Not only is he the co-founder and artistic director of Dimension Plus, Keith is also the founder of OpenGround, which is a creative space and the sponsored location for Ground Talk, an event inviting different design professionals from the industry to share their experiences.
In this feature, he talks to us about what inspired him to create his installations and the practical and creative skills behind each of them.
Q: What was the inspiration behind OpenGround?
A: There’s almost no single space that focuses on design or serves as a kind of physical hub for designers to gather, hang out, conduct seminars, meetings, or exhibitions. You only see this at master-level design shows. With LAB by Dimension Plus, my purpose of running this space is to connect people in the industry with each other, and more importantly, the industry to the general public. OpenGround is open to the public and people of the industry as a place for all kinds of possibilities and openness, from having a cup of coffee to chatting about life, curating exhibitions, or promoting local designs to the general public.
Q: Most of your installation projects involve audience and environmental interaction to bring the installation to life. How do you work out what kind of interactivity you want each installation to have?
A: Take for example, the creation of Moving Mario. I hadn’t done any installation art before creating Moving Mario. I had the concept in mind for more than three years and I do have a background in electronic and mechanical engineering but I had no experience in making something kinetic. The reason behind having a second post-grade master degree in electronic engineering was because I wanted make something with mechanical movement. There are so many things I wanted to explore but time was just simply limited. Only through learning and collaborating with other professionals from different disciplines and backgrounds did something interesting work out and we were able to break away from the limitations.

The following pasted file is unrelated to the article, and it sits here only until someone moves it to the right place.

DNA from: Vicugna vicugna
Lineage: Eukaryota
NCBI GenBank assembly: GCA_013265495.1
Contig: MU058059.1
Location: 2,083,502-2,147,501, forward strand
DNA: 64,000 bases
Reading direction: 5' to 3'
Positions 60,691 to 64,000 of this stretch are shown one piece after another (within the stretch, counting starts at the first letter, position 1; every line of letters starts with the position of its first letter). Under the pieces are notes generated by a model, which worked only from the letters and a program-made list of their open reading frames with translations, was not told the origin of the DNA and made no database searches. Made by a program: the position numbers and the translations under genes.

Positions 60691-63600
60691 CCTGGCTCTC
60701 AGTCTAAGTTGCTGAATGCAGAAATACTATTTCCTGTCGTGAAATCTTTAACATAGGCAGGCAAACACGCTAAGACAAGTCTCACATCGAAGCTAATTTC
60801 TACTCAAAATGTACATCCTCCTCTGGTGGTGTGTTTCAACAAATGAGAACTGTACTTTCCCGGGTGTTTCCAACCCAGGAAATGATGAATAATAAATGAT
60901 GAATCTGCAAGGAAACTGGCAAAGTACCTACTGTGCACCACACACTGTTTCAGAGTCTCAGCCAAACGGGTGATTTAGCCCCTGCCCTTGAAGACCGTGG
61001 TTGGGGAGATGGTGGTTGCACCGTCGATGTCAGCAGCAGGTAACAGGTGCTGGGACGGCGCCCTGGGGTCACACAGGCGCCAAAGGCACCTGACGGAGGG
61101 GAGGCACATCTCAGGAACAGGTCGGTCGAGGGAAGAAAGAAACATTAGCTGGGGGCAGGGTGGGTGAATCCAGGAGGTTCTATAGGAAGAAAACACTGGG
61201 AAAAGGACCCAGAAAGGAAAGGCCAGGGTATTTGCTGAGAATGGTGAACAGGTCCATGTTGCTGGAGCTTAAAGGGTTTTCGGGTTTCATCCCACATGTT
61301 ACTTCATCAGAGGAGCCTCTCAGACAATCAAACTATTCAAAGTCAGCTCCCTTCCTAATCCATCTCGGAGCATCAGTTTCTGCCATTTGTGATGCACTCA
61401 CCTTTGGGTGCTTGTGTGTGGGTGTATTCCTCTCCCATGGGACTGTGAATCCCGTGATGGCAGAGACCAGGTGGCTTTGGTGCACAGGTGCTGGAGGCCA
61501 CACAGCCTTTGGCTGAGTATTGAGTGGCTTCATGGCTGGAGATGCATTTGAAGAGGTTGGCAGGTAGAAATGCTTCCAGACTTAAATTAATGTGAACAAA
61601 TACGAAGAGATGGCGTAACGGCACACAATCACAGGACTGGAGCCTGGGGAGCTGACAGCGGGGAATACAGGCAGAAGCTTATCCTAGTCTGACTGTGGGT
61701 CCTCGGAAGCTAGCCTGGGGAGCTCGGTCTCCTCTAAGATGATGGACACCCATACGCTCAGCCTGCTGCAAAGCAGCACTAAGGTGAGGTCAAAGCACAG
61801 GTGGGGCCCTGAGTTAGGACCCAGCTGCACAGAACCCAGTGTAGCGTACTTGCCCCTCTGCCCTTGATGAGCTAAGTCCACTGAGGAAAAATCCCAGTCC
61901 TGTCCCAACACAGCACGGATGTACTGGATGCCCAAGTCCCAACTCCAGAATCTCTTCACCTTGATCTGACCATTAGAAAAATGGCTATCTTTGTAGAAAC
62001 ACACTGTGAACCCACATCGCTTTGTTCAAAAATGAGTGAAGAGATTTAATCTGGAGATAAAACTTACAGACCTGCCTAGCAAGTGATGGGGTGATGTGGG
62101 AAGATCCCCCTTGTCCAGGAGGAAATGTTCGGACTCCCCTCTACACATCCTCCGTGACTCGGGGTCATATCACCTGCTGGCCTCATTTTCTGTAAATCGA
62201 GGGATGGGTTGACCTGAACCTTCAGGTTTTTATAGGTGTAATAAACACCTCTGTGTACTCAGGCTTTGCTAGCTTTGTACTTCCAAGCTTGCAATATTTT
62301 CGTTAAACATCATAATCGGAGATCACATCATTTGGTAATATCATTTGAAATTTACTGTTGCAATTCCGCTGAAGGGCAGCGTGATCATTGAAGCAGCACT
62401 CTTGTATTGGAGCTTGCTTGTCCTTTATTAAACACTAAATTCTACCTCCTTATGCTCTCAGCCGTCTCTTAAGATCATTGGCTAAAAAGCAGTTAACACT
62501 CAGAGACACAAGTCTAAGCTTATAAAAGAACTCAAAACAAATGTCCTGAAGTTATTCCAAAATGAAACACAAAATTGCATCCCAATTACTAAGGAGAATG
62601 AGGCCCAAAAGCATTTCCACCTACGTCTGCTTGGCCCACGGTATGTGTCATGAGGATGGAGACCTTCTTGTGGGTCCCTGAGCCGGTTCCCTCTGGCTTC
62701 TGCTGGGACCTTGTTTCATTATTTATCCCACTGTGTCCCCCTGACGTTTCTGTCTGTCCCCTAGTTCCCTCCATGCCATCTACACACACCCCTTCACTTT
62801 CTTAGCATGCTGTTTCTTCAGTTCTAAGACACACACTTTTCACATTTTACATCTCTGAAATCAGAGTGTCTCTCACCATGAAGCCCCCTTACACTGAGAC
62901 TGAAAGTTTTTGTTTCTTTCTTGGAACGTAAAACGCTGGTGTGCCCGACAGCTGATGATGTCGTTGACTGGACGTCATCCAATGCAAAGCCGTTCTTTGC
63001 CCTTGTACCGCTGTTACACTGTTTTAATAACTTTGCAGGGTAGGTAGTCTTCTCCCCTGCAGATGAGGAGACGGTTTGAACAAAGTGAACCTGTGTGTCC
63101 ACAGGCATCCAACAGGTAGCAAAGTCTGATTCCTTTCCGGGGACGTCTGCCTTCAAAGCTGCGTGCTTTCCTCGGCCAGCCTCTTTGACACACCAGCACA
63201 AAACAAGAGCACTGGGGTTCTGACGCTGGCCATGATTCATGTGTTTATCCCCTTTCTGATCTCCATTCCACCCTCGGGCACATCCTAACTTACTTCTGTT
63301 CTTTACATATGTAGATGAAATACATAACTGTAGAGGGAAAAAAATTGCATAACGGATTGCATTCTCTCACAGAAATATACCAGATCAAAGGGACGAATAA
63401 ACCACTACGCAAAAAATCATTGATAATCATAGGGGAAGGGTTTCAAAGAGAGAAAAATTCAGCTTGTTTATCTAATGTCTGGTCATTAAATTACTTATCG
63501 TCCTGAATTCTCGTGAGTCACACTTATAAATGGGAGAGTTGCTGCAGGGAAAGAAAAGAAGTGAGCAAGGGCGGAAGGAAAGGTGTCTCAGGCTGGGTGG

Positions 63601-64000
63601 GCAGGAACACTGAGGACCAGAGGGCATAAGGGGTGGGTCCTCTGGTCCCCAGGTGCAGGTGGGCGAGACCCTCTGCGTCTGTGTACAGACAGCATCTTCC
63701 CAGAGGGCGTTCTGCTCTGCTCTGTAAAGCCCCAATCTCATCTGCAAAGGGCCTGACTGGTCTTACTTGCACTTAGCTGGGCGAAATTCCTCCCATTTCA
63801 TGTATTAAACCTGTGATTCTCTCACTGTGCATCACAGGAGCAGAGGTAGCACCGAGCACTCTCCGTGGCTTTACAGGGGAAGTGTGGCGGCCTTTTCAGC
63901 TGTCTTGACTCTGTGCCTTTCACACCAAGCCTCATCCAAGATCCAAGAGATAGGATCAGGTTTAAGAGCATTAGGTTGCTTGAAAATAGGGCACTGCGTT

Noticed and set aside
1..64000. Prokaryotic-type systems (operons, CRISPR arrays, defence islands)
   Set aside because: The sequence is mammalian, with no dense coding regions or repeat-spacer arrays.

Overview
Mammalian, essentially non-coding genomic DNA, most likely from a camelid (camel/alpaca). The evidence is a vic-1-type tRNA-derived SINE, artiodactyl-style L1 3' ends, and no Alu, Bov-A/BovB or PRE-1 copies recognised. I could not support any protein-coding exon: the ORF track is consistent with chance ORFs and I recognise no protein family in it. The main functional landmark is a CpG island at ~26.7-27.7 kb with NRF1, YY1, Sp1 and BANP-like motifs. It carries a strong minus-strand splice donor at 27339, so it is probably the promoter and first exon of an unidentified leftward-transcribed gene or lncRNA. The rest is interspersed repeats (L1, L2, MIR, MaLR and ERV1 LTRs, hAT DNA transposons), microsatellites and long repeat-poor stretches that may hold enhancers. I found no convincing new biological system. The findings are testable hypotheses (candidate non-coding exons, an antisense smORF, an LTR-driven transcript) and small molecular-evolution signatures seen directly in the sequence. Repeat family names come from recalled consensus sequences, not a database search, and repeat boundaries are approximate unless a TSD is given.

Q: What is the story behind your project, ‘Mutual Symphony’?
A: It’s one of the artworks showcased during the Dimension Plus solo exhibition, “Dynamic Livings”. The core concept of the exhibition was to make something “come alive” with technology as the impression of new media arts to the general public was simply non-existent.
We wanted to make something related to nature and life with new media arts in order to break the stereotype. ‘Mutual Symphony’ was made to be like a ‘living’ kinetic sculpture by borrowing the concept of the touch-me-not plant. In terms of media usage in art making, paper and electronics are two extreme mediums. There are so many possibilities and it was just so interesting to mix these two together as a single piece. So, firstly, we came up with the concept and then we found a way to construct it by getting pass some application of medium usage.
Q: On average how long does it take for you to complete one installation?
A: Hmm… that’s a tricky question. For example, I spent one week to finish the ‘One Day Social Sculpture” in terms of the production, but I spent more than three months trying to solidify the concept from a messy pool of research and brainstorming. I would say it really depends. It’s safer to say “Hey, give me at least two months to create the work from scratch.”
Q: If you weren’t in the business of designing installations, what do you think you would have liked to try doing instead?
A: Actually, I don’t really put “business” in the creative process of designing an installation. All works are a piece of art for me even if it’s commissioned work. I still see it purely as a work of mine. Just because a commissioned piece has a very specific purpose to it, that doesn’t mean I have to compromise the creativity. On the contrary, a super solid concept with nicely executed art piece will always communicate itself in the best way. My philosophy in making art is to deliver a story. Making it complicated or adding too many layers doesn’t make a piece more sophisticated.
Q: What forms of technology would you like to play around with for future installations?
A: I don’t have a very specific thing in mind but body-embodiment technology must be super fun!
Good things are meant to be shared. 😉 To see more of Keith Lam’s work, check out the links below!
Behance: Keith Lam
Vimeo: Keith Lam 林欣傑
Facebook: Open Ground | Dimension Plus